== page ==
It’s all so very... backwards. One is inspired to think of the Bronte sisters publishing as Ellis, Acton and Currer Bell, or Jane Austen publishing simply as ‘an author.’ There’s got to be more than this. There’s got to be more to it than write for women, or write as a man.

We’re heading that way already. Think of the Lionel Shrivers of the world, the Donna Tartts, and the Alice Sebolds. But until we no longer need to make a distinction for ‘women’s writing’, until we no longer need panels about escaping the pigeonhole, and until woman writers stop feeling the need to conceal their gender, we’re not there.

If you’re hearing me, raise your glass. No, better yet, raise your pen, and get scribbling. Be a Melina Marchetta, or a Honey Brown, or a Kirsten Tranter (or a Helen Garner, or a Helen Oyeyemi, or a Jhumpa Lahiri.) And who knows? Maybe you’ll make the shortlist one day.

Because, after all, an all-sausage barbeque is no fun.

She is indebted to Shaneyah Galley, Christopher Grierson, Elisa Thompson, Kash Jones and Deblina Mittra for their help with this article.

Killings, The Kill Your Darlings Blog

Harry Potter

Southerly's July Guess Blogger

The coverage on this issue in the Meanjin blog, Spike, is also pretty great but I can't find the exact article that I was thinking of... so here's a similar one.

And finally, Lisa Heidke:

This article originally appeared in Murdoch University's Metior Magazine during Semester 1, 2011

1 comment:

  1. As a male writer, it's difficult for me to truly know what it feels like to be in your position. I don't go out of my way to avoid female writers, there just haven't been a lot of books written by women that interest me. Of course, there's J.K. Rowling. And Dorothy Porter. And Cherie Priest. And a couple of really good new bizarro writers; Athena Villaverde and Kirsten Alene. After that, I'm at a bit of a loss. The thing is, most of those issues that female writers often write about, chick-lit, young adult, fantasy, that sort of stuff, I'm not hugely interested in.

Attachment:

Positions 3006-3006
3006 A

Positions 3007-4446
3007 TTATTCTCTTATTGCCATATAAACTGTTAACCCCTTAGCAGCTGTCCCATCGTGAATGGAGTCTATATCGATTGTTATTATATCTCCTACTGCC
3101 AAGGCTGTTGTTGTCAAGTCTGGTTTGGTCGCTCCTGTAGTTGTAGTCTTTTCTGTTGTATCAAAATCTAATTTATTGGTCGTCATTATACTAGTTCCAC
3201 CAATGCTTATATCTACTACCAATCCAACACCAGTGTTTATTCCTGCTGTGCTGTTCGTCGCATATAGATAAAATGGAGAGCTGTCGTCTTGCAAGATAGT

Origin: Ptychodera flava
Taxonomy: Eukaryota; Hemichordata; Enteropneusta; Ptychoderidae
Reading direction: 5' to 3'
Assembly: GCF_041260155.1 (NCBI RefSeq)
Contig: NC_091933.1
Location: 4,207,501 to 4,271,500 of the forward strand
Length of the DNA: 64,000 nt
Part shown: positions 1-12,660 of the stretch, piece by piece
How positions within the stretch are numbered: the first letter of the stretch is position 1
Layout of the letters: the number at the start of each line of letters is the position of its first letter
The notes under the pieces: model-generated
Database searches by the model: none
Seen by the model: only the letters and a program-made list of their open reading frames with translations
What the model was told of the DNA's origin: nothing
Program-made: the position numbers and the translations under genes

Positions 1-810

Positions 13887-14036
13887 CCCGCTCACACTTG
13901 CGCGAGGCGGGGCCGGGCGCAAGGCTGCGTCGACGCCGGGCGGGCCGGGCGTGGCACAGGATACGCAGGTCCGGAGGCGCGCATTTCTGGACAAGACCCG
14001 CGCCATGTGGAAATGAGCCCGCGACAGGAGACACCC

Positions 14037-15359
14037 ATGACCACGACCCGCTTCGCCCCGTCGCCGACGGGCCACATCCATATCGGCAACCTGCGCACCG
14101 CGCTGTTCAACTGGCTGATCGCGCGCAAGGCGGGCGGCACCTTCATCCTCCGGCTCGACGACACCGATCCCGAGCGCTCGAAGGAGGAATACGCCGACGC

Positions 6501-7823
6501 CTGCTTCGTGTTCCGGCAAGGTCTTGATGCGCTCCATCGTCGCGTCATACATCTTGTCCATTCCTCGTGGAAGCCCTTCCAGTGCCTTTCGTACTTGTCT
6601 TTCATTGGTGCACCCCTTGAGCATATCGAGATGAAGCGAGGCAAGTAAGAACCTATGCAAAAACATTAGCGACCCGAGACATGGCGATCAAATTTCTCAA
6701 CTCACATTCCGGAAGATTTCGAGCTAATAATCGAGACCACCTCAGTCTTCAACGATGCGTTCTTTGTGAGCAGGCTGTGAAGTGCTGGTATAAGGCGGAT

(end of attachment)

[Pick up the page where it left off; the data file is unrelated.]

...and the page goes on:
I guess on the other side of things, being a male writer, there's already so many of us guys being published, what's special about me? What gives me the edge over some other guy writing whatever the hell he wants? For me, I think gender is a huge part of things. Women's issues are always a hot-topic for debate. Sexism and feminism, there's just so many places to go with it. The downfall of this is that with you being a female writer, whatever you do will always be shadowed by your being a female writer. Making the awards shortlist would be a marvellous accomplishment for a female writer. You're doing well for a female writer. It sucks but you're always going to have that above your head. But then you might as well just go ahead and write what you want and accomplish as much as you can and let everyone else deal with all the gender politics.

    I guess what bugs me about being a male writer is the lack of expectations. The thing is that gender issues is the area that women deal with because they're the ones who are publicly contesting them. What I'd like to do is be able to tackle the gender politics from a guy's perspective. There's a sort of cultural construction that being a guy means life's just peachy. Guys don't have problems with being marginalised or excluded or talked about and examined, or have problems with feelings or talking or emotions. I like the idea that a woman can do something that challenges society's perception of her and it can be empowering. I'd like to be able to challenge society in that sort of way.

    Great article, by the way!